A: Dear reader, it’s very common for people to seek personal loans or balance transfers to pay off their credit cards when they feel overwhelmed with their debt or when it becomes difficult to make the monthly payments. Whenever you feel like that, it’s a good idea to look for debt repayment strategies immediately.
If you are finding yourself in a similar situation, I recommend that before you move your debt around, you should explore other debt repayment options that will allow you to deal with it directly. A personal loan or a balance transfer requires you to open a new line of credit with lower interest rates to make it worth your while. Then, you have to be ready to repay the new debt. These strategies could save you some money, but that’s not always a guarantee. For instance, if you don’t have good credit, it would be difficult to get the best and most affordable rates from creditors. Also, you may not get a credit line that is large enough for you to pay off or transfer the debt you currently owe, so you will have to either get multiple balance transfers or deal with the remaining balance in some other way. Each balance transfer can result in a separate fee, meaning multiple balance transfer fees than can be up to 5% of your balance. In addition, personal loans and credit cards with a 0% promotional interest rate have a short repayment period. This could mean that while you are saving on interest rates, your monthly payment may increase to ensure you’ll pay the full amount before the loan matures or the promotional period expires. If you do not have enough money to afford your current payments, it may prove difficult to meet the new minimum payment requirement every month.
One possibility to deal directly with your debt is to ask your credit card company to lower your interest rate. If you’ve had a good payment history and have never gone over your credit limit, most likely they will work with you. Do some research to know what interest rate you can ask for and be persuasive. If they lower your interest rate enough to make a difference, you should focus on a repayment strategy. To get the most out of this strategy, stop using your credit card to take on any new debt. Then, focus on paying as much as you can over the minimum every month. Although this can be challenging, you can rework your budget on your own or with the help of a certified credit counselor. After evaluating your current financial situation, a counselor can also help you find the best repayment strategy for you and even recommend a debt management program if you have more than one card.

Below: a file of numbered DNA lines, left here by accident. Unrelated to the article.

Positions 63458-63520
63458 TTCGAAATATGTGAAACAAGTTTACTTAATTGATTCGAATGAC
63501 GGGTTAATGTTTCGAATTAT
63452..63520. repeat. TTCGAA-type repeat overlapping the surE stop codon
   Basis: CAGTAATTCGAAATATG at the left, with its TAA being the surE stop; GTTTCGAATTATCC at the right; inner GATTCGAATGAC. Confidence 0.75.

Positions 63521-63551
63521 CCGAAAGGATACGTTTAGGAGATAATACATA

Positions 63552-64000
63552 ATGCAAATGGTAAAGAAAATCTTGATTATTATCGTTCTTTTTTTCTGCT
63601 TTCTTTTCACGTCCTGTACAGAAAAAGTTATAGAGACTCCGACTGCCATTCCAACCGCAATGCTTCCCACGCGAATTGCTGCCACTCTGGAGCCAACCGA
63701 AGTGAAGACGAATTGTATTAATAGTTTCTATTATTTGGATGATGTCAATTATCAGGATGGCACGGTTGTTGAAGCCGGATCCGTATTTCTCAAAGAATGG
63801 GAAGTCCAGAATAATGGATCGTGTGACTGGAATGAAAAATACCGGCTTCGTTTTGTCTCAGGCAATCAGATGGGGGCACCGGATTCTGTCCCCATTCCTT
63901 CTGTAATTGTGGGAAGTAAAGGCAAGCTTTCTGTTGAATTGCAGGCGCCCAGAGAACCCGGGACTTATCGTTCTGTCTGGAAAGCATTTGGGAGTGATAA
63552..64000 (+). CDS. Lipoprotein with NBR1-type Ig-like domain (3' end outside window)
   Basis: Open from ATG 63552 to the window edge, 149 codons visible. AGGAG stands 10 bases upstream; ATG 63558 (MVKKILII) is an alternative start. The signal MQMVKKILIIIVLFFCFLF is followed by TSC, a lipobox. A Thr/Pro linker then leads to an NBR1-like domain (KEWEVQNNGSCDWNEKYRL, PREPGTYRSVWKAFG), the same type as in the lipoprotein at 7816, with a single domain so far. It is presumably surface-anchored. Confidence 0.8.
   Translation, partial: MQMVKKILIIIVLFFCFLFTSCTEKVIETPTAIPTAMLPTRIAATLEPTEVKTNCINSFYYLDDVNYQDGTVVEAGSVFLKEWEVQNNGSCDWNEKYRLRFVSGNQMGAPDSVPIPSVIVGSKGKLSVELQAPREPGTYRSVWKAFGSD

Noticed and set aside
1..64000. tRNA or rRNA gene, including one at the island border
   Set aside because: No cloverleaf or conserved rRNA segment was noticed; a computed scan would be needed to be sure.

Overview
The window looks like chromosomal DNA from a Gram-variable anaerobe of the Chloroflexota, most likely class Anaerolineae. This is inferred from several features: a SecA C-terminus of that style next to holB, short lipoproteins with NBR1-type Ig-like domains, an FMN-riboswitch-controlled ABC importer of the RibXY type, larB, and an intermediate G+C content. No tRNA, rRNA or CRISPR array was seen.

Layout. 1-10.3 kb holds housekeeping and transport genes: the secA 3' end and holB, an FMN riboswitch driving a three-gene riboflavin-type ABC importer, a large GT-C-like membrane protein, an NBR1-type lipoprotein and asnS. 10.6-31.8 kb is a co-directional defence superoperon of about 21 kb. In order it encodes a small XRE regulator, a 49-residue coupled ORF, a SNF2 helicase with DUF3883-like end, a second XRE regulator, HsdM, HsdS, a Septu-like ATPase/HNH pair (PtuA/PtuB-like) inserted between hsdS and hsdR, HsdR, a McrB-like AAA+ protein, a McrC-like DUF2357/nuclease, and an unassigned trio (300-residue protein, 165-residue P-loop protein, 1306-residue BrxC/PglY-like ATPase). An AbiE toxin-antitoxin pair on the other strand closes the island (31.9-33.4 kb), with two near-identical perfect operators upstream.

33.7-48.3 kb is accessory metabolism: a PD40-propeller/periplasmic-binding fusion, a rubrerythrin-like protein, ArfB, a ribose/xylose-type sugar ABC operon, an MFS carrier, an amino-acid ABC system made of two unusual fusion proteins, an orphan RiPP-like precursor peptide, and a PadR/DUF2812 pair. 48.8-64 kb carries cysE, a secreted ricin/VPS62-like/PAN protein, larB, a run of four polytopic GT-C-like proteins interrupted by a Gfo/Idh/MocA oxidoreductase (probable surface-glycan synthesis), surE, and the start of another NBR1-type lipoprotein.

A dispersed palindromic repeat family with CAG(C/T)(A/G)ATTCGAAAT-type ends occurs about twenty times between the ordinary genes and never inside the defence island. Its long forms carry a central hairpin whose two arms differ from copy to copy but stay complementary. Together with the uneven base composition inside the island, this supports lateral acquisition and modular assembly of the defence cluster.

Another possibility to consider is enrolling on a credit card hardship program. Some creditors who offer these programs can suspend interest rates for a period of time and even reshape your payments. However, you will have to meet the creditor’s qualification criteria and may have to provide evidence of financial hardship. Your credit card can be closed and your hardship program enrollment may be reported to the credit bureaus, which could negatively impact your score. But, if your debt is about to spiral out of control and you are likely to start missing payments, your credit score could take a harder hit in that scenario. Though your credit rating might take a minor dip when starting a hardship program, it will improve over time with your continued on-time payments.
If you have reviewed different credit card repayment options, you have good credit to get a decent interest rate and large enough credit line, and you trust yourself enough not to incur any additional debt with your paid off credit card or new line of credit, it might be a good time for you to consider a personal loan or a balance transfer. It has benefits and risks. You will save on interest, but you still have to strategize to pay the debt in less time. The most important thing is to act immediately and regain control of your finances. The sooner you tackle your debt, the more options and resources you’ll have available to manage it.